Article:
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Energy Management - Determining Load Factor to Maximize Control

Energy Management - Determining Load Factor to Maximize Control | Green Building Operations - Systems & Controls, Maintenance & Commissioning | Scoop.it
Understanding load factor is an important component to energy management and learning how to take control of your electricity use.
Duane Tilden's insight:

>Load factor is a ratio or percentage of the consistency of your electricity consumption – in other words, load factor is a way to answer the “how ‘spikey’ is your load?” question. The easiest way to understand your own load factor is by looking at your real-time energy data. Not only will your energy data indicate your load factor, but it will also highlight other important aspects of your electricity use over time that will enable you to make smarter energy management decisions.

While looking at your real-time energy data is the best way to accurately get your load factor, you can approximate it from your utility bill information. To manually find out your load factor, divide your total consumption (in kWh) by the number of hours in your billing period. Then, divide the result by your peak demand during the billing period, and the number you compute is your load factor. A load factor closer to 1, or 100%, indicates that you are using energy more evenly or consistently over time. It might also mean you are reducing your peak demand or otherwise avoiding spikes.<

 

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Fire Industry Protocol – are you in the loop? - BSEE - Building Services and Environmental Engineer

Fire Industry Protocol – are you in the loop? - BSEE - Building Services and Environmental Engineer | Green Building Operations - Systems & Controls, Maintenance & Commissioning | Scoop.it
Three decades ago, the protocol debate in building automation systems (BAS) did not exist. Every element of a BAS, from the sensors to the control devices...

Via Diedert Debusscher
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Diedert Debusscher's curator insight, June 29, 2013 8:28 AM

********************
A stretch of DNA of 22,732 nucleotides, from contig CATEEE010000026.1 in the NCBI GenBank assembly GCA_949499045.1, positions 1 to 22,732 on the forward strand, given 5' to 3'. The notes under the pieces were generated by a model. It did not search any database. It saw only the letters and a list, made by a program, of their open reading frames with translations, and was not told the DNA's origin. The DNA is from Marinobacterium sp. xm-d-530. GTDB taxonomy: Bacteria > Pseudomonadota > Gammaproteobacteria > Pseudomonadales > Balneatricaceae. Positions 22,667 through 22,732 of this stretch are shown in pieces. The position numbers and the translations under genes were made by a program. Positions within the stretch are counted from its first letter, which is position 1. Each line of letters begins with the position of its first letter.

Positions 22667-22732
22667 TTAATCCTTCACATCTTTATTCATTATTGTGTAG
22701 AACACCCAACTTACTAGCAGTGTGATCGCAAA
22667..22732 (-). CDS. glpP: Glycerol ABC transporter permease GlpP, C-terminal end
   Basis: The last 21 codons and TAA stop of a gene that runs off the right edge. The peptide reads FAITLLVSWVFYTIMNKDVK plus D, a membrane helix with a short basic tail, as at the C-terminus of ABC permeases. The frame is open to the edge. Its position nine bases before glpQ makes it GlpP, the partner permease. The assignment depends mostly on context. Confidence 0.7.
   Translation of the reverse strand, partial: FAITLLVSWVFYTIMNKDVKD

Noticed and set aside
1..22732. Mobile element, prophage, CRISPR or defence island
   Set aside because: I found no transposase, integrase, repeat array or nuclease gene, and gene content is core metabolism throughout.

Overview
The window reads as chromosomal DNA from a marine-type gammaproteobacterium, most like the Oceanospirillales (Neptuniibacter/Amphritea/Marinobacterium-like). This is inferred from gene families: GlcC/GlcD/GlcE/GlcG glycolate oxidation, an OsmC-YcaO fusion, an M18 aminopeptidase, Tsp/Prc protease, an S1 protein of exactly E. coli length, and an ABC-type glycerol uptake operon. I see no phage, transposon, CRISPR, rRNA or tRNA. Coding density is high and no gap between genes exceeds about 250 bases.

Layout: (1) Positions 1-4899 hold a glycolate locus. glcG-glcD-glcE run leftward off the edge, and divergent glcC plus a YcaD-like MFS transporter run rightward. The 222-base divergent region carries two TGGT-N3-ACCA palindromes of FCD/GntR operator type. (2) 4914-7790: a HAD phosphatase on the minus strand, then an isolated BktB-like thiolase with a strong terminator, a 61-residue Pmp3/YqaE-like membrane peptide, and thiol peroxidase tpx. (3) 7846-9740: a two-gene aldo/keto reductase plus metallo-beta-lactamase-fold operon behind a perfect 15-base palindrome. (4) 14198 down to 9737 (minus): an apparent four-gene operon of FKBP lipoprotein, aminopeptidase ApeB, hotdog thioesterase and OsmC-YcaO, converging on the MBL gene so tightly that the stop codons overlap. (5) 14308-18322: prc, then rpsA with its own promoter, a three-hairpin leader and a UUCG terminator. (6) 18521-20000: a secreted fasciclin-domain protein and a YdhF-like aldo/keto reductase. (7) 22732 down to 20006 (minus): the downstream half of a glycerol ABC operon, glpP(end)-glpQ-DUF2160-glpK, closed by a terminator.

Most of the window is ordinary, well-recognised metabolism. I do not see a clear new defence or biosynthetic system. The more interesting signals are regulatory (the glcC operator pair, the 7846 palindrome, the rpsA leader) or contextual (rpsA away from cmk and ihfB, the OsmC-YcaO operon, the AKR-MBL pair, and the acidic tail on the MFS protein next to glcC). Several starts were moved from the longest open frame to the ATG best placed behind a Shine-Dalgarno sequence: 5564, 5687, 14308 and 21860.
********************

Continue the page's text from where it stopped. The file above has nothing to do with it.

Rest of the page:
Comprehensive view on the Building Automation protocal debate for fire detection and alarm (FDA) products.

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101-Year-Old Toledo Museum of Art Building Goes Temporarily "Off the Grid" After 20 Years of Implementing Green Initiatives - absolutearts.com

Museum briefly becomes a provider, rather than user, of electricity

Duane Tilden's insight:

>TOLEDO, OHIO–On Tuesday, May 21 the Toledo Museum of Art achieved a milestone in its 20-year effort to reduce energy consumption: its 101-year-old Beaux Arts main building stopped drawing power from the electrical grid and actually started returning power to the system. The ongoing process, which incorporates using sustainable energy practices such as solar power, energy-efficient lighting, micro turbines and chillers, has resulted in hundreds of thousands of dollars in cost savings over the years. 


[...]

Bernhard cited lighting as a good example. The first generation of LED lights weren’t suitable for illuminating and protecting art, so they were bypassed at the time. Now that the technology has dramatically improved, LED fixtures are now being introduced into the galleries, where lights frequently burn out from continual usage. The new lights not only save energy but last much longer, decreasing labor costs associated with the constant replacement of bulbs. The lighting in the renovated lot is also provided by new LED fixtures, which provide greater illumination while using less electricity.


     Bintz and Bernard also added new micro turbines and chillers to the power plant at TMA’s world-famous TMA Glass Pavilion during last year’s energy upgrade. The heat from the building’s working glass hot shop is recycled into the rest of the building during cold months. While generating electricity, the micro turbine waste heat is used to heat the building in the colder months and generate chilled water for air conditioning in the summer.<


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Energy Efficiency, Smart Buildings & Wireless Control Systems

Energy Efficiency, Smart Buildings & Wireless Control Systems | Green Building Operations - Systems & Controls, Maintenance & Commissioning | Scoop.it

Energy efficient technology and services for the building sector will double by 2022, according to a new report ...

Duane Tilden's insight:

>"[...] Since buildings account for a large portion of national energy consumption, most of the governments in the Asia Pacific region have taken steps to promote energy management and energy efficiency in both new construction and existing buildings. 

[...]

"With about 40 per cent of the world’s building stock, Asia Pacific represents a major portion of global real estate,” he said.

"Growing concerns about air pollution in Chinese cities, in particular, is expected to further drive investment in energy efficiency technologies to reduce China’s demand for coal-based electricity. 

"The market for energy efficient buildings is expected to double in the next eight years, reaching nearly $92 billion in annual revenue by 2022.”

The largest segment of the energy efficient buildings market in Asia Pacific today is advanced lighting [...]